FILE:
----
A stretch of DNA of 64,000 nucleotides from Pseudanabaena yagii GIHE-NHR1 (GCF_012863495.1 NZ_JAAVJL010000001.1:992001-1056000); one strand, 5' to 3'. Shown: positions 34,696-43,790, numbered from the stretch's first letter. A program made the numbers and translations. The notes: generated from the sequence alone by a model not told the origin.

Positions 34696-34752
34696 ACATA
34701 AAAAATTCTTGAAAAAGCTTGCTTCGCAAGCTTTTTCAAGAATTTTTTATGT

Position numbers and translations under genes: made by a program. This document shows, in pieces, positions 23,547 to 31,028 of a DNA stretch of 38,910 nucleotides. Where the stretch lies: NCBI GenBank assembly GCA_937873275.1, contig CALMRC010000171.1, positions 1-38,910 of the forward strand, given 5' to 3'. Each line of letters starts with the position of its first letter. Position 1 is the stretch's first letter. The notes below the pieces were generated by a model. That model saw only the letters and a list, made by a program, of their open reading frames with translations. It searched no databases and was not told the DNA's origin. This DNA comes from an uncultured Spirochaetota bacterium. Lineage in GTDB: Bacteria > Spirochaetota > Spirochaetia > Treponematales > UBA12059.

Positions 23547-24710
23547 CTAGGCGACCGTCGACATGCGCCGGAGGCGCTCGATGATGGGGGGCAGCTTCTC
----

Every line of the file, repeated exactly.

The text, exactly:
A stretch of DNA of 64,000 nucleotides from Pseudanabaena yagii GIHE-NHR1 (GCF_012863495.1 NZ_JAAVJL010000001.1:992001-1056000); one strand, 5' to 3'. Shown: positions 34,696-43,790, numbered from the stretch's first letter. A program made the numbers and translations. The notes: generated from the sequence alone by a model not told the origin.

Positions 34696-34752
34696 ACATA
34701 AAAAATTCTTGAAAAAGCTTGCTTCGCAAGCTTTTTCAAGAATTTTTTATGT

Position numbers and translations under genes: made by a program. This document shows, in pieces, positions 23,547 to 31,028 of a DNA stretch of 38,910 nucleotides. Where the stretch lies: NCBI GenBank assembly GCA_937873275.1, contig CALMRC010000171.1, positions 1-38,910 of the forward strand, given 5' to 3'. Each line of letters starts with the position of its first letter. Position 1 is the stretch's first letter. The notes below the pieces were generated by a model. That model saw only the letters and a list, made by a program, of their open reading frames with translations. It searched no databases and was not told the DNA's origin. This DNA comes from an uncultured Spirochaetota bacterium. Lineage in GTDB: Bacteria > Spirochaetota > Spirochaetia > Treponematales > UBA12059.

Positions 23547-24710
23547 CTAGGCGACCGTCGACATGCGCCGGAGGCGCTCGATGATGGGGGGCAGCTTCTC